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Martin Lings  


Martin Lings was born in Lancashire in 1909. After a classical education he read English at Oxford where he was a pupil and later a close friend of C. S. Lewis. In 1935 he went to Lithuania where he lectured on Anglo-Saxon and Middle English and subsequently he went to Egypt and and lectured mainly on Shakespeare at Cairo University. In 1952 he returned to England and took a degree in Arabic and in 1955 he joined the staff of the British Museum where from 1970–73 he was Keeper of Oriental Manuscripts. For the following year he held the same post in the newly founded British Library. In addition to writing many books he is also the author of the chapter ‘Mystical Poetry’ in Abbasid Belles-Lettres, which is Volume 2 of The Cambridge History of Arabic Literature, and the chapter on ‘The Nature and Origin of Sufism’ in Vol.19 of World Spirituality, as well as articles for Studies in Comparative Religion, Sophia, The New Encyclopaedia of Islam and the Encyclopaedia Britannica.

Shems Friedlander

Shems Friedlander is a senior lecturer at the American University in Cairo and the author of Rumi: The Hidden Treasure (Archetype), Ninety-Nine Names of Allah, and Submission: Sayings of the Prophet Muhammad. He has had several photography and painting exhibitions and received more than 30 awards, including the Silver Award of the New York Art Directors' Club annual exhibition of graphic design. He has also directed and produced a short film entitled, Rumi: The Wings of Love (Archetype).

Shems Friedlander, writer, artist and photographer, has firsthand knowledge of the Mevlevi Order and is a world expert on the subject. Among his other books are The Whirling Dervishes and When you hear Hoofbeats think of a Zebra.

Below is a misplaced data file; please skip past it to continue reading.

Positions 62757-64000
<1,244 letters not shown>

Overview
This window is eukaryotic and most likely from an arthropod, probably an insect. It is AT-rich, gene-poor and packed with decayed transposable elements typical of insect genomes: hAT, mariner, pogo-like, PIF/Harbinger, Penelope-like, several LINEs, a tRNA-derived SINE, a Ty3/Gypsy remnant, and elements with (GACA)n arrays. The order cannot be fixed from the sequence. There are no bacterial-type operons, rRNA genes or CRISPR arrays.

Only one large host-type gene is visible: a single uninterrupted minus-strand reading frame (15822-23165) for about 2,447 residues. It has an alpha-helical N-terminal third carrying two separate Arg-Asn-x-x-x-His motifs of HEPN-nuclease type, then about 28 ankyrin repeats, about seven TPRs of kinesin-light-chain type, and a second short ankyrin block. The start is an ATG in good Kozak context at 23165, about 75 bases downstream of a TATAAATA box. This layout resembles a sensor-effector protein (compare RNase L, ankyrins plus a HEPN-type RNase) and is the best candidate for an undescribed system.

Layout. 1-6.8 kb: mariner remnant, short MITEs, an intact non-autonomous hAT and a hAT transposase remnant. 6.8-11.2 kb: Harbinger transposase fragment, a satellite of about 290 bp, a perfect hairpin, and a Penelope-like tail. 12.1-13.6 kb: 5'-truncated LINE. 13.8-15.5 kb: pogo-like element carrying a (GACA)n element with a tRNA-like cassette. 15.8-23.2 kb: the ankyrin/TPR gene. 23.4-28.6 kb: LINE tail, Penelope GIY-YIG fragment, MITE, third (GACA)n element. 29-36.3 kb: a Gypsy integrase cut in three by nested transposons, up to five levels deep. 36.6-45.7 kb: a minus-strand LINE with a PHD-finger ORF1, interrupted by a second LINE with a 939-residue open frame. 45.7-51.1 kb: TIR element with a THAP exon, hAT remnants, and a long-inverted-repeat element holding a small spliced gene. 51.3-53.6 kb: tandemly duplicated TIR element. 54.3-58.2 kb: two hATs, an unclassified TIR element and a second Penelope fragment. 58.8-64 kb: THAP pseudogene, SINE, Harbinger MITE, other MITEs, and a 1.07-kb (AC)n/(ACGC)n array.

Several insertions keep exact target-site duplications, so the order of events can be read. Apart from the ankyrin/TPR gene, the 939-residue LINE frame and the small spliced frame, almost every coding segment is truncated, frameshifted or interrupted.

James W. Morris

James W. Morris holds the Sharjah Chair of Islamic Studies and is director of graduate studies in the Institute of Arab and Islamic Studies at the University of Exeter. He has previously taught Islamic and comparative religious studies at Princeton, Temple, Oberlin, and the Institute of Ismaili Studies in Paris and London. Professor Morris has published widely on many areas of Islamic religious thought and practice, including the Qur'an, Islamic philosophy, spirituality, Sufism and popular devotional life, Shi'i thought, Islam in the West, and spiritual pedagogy. He frequently lectures and gives workshops on those subjects throughout Europe, America, and the Islamic world. His recent books, in addition to Orientations, include The Reflective Heart: Discovering Spiritual Intelligence in Ibn 'ArabÏ's 'Meccan Illuminations'; The Master and the Disciple: An Early Islamic Spiritual Dialogue; Knowing the Spirit; and Ibn 'ArabÏ: The Meccan Revelations.

Robert Abdul Hayy Darr

Robert Abdul Hayy Darr has for thirty-five years been a student of classical Islamic culture. In the 1970s he studied North Indian classical music at The Ali Akbar Khan School of Music in California and by the early 1980s he was studying Persian poetry. In 1987 he met Afghanistan's poet laureate in exile, Ustad Khalilullah Khalili and this friendship led to Darr's English translation of the poet's quatrains in 1988. In 1989 he began the study of Persian miniature painting with Ustad Homayon Etemadi, Afghanistan's last court painter and royal librarian, who was also his tutor of Persian literature.

For the last fifteen years, Darr has continued his studies of mystical poetry with the Afghan Sufi poet, Raz Mohammad Zaray.

Peter Avery


Peter Avery, OBE (1923-2008) was born in Derby, England, and devoted his life to Persian literature and history. As a child he was introduced to Fitzgerald's paraphrase of Omar Khayyam's quatrains which lead to a lifelong interest in Persian poetry. He began to learn Persian during the Second World War when he was stationed in India because he wanted to be able to read Hafiz in the original. Having taken a degree at the London School of Oriental and African studies, after living in Iran and the Middle East until 1957, he became Lecturer in Persian Studies in the University of Cambridge, where he continued to teach, even after retirement, until the end of his life.


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